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I often have to create interfaces for power supplies. I often use the QMH for my overall architecture. I have created a QMH that controls multiple power supplies. It was designed in such a way that it takes a minute to add an additional power supply. Of course I am using Dynamic Dispatch to use multiple types of power supplies. It works quite well. I am trying to get better at LVOOP and plug-ins. I was thinking of creating an abstract class that contains a QMH for just one power supply. Of course I would create children for several types of power supplies. My plan with the single QMH for each power supply would be to use it as a plug-in or use a sub panel so that all the QMHs are on one UI. If anyone has any advice on the methodology please feel free to comment. Also I am new to LAVA so I hope I am not asking something that has already been solved.
Hi LAVA friends, We are pleased to announce that the Delacor Queued Message Handler (DQMH) is now available via the LabVIEW Tools Network: http://sine.ni.com/nips/cds/view/p/lang/en/nid/213286 You can read about the thought process behind DQMH at our blog post: Ours is not better than yours (or YAF=Yet Another Framework) at WalkingTheWires.com The DQMH is based on the NI QMH Project Template. The DQMH expands on the NI QMH by providing safe, event-based message handling and scripting tools to encourage same style between different developers in the same project and improve efficiency. The DQMH is ideal for applications where multiple modules must run in parallel, possibly at different rates, while communicating with each other. The DQMH can also be used for applications that have a single module, where the developer would benefit from having a Tester with the capability of eavesdropping on the different DQMH events and messages. The DQMH integrates with TestStand since all development and troubleshooting can take place under LabVIEW, while calling the public API VIs as individual steps in the TestStand sequence. The tester can eavesdrop during the execution of the TestStand sequence. This is specially useful when the LabVIEW code is written during the research and development or prototyping phase, because the same code can be called by TestStand in production or manufacturing sequences without any changes. The DQMH uses LVOOP for some internal functions, but developers need not be familiar with LVOOP to use or understand this architecture. Try it out and let's us know what you think. Fab and the Delacor team.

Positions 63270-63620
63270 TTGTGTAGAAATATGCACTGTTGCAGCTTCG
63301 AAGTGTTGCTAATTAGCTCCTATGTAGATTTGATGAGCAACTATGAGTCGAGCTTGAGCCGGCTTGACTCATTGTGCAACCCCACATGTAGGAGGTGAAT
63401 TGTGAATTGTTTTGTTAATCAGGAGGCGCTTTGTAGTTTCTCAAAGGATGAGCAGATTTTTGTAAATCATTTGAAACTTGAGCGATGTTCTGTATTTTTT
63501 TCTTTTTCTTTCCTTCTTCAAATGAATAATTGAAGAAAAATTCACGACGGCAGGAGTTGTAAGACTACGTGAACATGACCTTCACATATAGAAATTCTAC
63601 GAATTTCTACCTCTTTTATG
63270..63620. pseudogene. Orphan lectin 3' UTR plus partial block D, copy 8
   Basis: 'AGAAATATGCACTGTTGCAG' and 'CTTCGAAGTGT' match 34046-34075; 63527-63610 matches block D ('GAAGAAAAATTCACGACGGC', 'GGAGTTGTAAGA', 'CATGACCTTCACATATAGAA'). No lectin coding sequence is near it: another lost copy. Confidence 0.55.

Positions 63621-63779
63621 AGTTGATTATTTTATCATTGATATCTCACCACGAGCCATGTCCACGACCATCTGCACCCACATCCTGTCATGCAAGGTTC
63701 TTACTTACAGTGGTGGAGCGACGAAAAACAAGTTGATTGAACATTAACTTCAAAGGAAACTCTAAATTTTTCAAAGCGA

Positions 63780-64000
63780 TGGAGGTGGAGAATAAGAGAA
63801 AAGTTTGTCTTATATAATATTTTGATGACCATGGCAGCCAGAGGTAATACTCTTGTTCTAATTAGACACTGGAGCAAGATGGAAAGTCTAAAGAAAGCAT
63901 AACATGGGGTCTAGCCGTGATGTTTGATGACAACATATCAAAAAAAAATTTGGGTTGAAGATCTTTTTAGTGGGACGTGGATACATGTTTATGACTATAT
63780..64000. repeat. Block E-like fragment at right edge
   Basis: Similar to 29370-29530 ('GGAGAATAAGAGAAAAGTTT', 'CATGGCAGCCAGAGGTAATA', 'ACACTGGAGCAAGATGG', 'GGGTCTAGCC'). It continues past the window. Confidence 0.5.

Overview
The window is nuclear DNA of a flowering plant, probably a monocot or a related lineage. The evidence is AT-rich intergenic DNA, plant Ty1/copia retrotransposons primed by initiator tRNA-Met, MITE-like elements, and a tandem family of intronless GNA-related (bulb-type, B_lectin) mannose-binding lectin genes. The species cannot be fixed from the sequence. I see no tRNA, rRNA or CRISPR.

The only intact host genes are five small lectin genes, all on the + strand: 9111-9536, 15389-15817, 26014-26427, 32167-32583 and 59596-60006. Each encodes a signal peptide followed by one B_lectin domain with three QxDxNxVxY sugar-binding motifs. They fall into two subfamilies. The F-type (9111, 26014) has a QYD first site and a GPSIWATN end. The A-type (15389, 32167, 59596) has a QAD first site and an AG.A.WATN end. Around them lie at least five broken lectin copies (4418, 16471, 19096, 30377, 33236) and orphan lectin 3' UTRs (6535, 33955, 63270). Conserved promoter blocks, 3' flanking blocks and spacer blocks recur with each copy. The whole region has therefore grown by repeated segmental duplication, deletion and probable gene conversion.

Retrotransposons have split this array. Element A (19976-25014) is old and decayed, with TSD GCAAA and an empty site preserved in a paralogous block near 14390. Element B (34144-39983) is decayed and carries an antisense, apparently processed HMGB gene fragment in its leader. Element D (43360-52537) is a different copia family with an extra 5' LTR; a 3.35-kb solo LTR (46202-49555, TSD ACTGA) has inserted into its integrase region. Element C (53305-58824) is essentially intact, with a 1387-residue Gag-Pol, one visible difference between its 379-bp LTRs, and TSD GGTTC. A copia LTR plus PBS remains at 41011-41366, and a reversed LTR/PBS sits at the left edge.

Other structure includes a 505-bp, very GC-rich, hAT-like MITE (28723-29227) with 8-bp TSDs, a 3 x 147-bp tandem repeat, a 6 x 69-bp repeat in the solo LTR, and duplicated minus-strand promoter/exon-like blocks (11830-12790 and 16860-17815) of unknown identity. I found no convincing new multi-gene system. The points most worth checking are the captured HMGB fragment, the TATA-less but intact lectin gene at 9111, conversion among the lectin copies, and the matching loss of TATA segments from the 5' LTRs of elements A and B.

Hi all, I've been maintaining and improving a LabVIEW project which controls and automates a prototype microscope array for 2 years. I'm an engineering apprentice so I don't have that much experience with LabVIEW. The current framework of the project is a simple "Producer/Consumer" which has served well but is no longer future proof and scalable. I want to revamp the program which is quite big and complex. And I need help since this will be the first time of actually starting a real project from the ground up. The most modular and scalable framework I found was the QMH (Queued Message Handler). It's similar to the basic P/C loop and has the possibility to have multiple parallel consumer loops. But I have no experience on starting from 0. If any you have docs or give advice on starting the project would be appreciated. Especially something on codding with a QMH structure would be helpful. Cheers from France!